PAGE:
Collaborative Law & Alternative Dispute Resolution

Alternative Dispute Resolution (ADR) encourages the parties to engage in creative problem-solving in order to reach a settlement instead of litigating their case in court. ADR is typically less stressful, less time-consuming, and less expensive than litigation. ADR also offers a much greater chance of obtaining a “win-win” outcome than litigation. This is essential in those cases where the parties want or need to preserve their relationship (for example, if they need to continue to co-parent their children) or want to produce a mutually satisfactory outcome.

Forms of ADR include negotiation, mediation, settlement conferences, and collaborative divorce (also known as collaborative law). Arbitration also is a form of ADR although it has some similarities to litigation.

Collaborative Divorce

Collaborative divorce, or “collaborative law,” is a form of ADR that was developed in the late 1980s in Minnesota. Since then the practice has spread to all 50 states, as well as to other countries including Canada, England, Ireland, and Australia.

The primary goal of the collaborative law process is to settle outstanding issues in a non-adversarial manner. This process aims to minimize, if not eliminate, the negative economic, social, and emotional consequences of protracted litigation on spouses and their children.

Some of the principles of collaborative divorce are as follows:

  1. The parties to a legal action and their attorneys agree not to seek resolution through litigation, and instead, agree to resolve their action in a non-threatening, respectful, non-adversarial manner.
  2. The parties and their attorneys agree to act in good faith and agree to focus on needs and interests rather than positions.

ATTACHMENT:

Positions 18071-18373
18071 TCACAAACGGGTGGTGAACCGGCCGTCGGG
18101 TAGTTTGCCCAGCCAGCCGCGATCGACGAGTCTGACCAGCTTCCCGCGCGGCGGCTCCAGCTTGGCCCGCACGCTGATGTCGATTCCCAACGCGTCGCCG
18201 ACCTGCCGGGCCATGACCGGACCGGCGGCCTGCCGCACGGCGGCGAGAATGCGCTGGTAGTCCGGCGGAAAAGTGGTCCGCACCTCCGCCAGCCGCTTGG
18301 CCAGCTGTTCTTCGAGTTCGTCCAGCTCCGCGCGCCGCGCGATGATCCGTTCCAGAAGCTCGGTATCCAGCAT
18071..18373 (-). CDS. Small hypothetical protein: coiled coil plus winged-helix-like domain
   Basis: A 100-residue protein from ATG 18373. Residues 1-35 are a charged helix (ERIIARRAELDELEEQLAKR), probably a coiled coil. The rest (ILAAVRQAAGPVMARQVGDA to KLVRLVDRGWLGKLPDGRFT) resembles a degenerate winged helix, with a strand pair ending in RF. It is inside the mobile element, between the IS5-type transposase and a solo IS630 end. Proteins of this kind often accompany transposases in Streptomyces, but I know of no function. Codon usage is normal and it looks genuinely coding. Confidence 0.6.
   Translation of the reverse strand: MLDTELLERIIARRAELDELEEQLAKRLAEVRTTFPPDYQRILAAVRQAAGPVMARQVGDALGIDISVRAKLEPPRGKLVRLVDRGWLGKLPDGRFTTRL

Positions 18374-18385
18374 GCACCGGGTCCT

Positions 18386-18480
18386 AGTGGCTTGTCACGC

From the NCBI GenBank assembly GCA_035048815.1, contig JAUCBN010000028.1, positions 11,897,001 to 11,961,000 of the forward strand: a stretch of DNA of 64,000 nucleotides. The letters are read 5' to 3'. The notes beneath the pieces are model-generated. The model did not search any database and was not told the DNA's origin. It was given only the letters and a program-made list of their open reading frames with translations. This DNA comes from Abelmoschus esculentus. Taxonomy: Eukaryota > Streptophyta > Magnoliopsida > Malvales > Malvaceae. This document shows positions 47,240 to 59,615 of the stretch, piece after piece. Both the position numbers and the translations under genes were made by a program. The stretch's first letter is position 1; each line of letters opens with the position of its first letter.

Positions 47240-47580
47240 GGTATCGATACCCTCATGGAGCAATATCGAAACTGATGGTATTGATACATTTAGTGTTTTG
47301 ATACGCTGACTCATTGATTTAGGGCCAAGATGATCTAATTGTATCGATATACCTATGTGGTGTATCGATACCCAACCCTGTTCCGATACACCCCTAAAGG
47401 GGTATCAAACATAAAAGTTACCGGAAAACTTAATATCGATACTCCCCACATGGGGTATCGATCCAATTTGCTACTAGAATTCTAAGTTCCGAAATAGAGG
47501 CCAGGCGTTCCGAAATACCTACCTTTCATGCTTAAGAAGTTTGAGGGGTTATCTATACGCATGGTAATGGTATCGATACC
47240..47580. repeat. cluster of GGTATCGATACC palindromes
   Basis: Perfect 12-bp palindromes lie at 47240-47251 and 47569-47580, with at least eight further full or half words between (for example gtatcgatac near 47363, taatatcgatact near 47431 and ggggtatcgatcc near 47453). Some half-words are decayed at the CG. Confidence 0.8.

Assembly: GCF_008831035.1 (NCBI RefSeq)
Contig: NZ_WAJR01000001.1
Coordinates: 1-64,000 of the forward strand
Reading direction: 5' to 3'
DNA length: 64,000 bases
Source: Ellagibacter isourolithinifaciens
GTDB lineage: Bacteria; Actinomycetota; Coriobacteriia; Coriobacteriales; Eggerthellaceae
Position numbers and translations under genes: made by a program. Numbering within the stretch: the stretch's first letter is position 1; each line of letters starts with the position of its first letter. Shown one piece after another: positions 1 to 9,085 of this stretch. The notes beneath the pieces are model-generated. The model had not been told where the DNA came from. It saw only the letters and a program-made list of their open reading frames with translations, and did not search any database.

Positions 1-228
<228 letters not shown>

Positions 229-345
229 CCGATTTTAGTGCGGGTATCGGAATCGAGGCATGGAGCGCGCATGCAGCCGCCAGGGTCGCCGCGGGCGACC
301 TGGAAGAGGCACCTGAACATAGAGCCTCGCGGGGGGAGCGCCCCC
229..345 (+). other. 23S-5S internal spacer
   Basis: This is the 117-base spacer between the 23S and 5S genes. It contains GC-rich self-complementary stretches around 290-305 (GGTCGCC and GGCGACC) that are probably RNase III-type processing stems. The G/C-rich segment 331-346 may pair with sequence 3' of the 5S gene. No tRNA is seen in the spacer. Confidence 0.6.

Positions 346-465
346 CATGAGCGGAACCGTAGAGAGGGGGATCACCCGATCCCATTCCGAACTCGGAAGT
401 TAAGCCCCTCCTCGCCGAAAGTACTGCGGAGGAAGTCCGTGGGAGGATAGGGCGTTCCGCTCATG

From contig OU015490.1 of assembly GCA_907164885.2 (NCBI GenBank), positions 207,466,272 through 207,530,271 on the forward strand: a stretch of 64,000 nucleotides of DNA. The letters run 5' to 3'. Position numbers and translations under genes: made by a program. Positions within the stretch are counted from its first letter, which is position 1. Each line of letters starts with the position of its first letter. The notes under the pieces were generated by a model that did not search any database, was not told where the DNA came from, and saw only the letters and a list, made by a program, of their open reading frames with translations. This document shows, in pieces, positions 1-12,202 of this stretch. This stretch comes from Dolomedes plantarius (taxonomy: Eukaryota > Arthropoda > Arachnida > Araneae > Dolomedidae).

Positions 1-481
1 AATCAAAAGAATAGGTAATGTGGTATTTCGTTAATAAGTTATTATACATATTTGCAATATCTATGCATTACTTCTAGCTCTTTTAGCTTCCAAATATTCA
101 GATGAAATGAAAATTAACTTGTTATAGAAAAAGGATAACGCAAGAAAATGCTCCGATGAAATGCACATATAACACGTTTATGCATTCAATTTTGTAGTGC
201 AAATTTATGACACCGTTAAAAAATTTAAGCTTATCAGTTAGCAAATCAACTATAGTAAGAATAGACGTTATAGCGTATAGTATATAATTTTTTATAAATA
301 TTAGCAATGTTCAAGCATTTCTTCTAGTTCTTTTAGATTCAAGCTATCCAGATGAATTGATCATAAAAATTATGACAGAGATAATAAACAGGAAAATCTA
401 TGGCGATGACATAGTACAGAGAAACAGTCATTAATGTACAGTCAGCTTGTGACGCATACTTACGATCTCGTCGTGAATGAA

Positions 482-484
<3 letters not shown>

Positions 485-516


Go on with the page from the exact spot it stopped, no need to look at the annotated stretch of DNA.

3. The parties and their attorneys work as a team to craft a settlement that both parties feel is fair and equitable to themselves and each other.
  4. The parties and their attorneys may agree to engage other collaborative professionals such as a child specialist, divorce coach, and/or a financial specialist–all of whom are trained to help support the parties in their collaborative divorce.

How Does Collaborative Divorce Work?

A collaborative divorce is done in a series of meetings that focus on identifying and prioritizing issues to be discussed, exchanging relevant information, generating options, problem-solving, and ultimately reaching resolution and a full settlement of the divorce.

Experienced Assistance in Collaborative Divorce

In collaborative divorce, the key to success is the willingness of all parties and their attorneys to commit to the process. The Levey Law Group has met the stringent standards involving additional training in collaborative practice. To learn if collaborative practice offers an appropriate solution to your family law dispute, please call us.

We are experienced in all forms of ADR and will work with you to determine which method best suits your needs.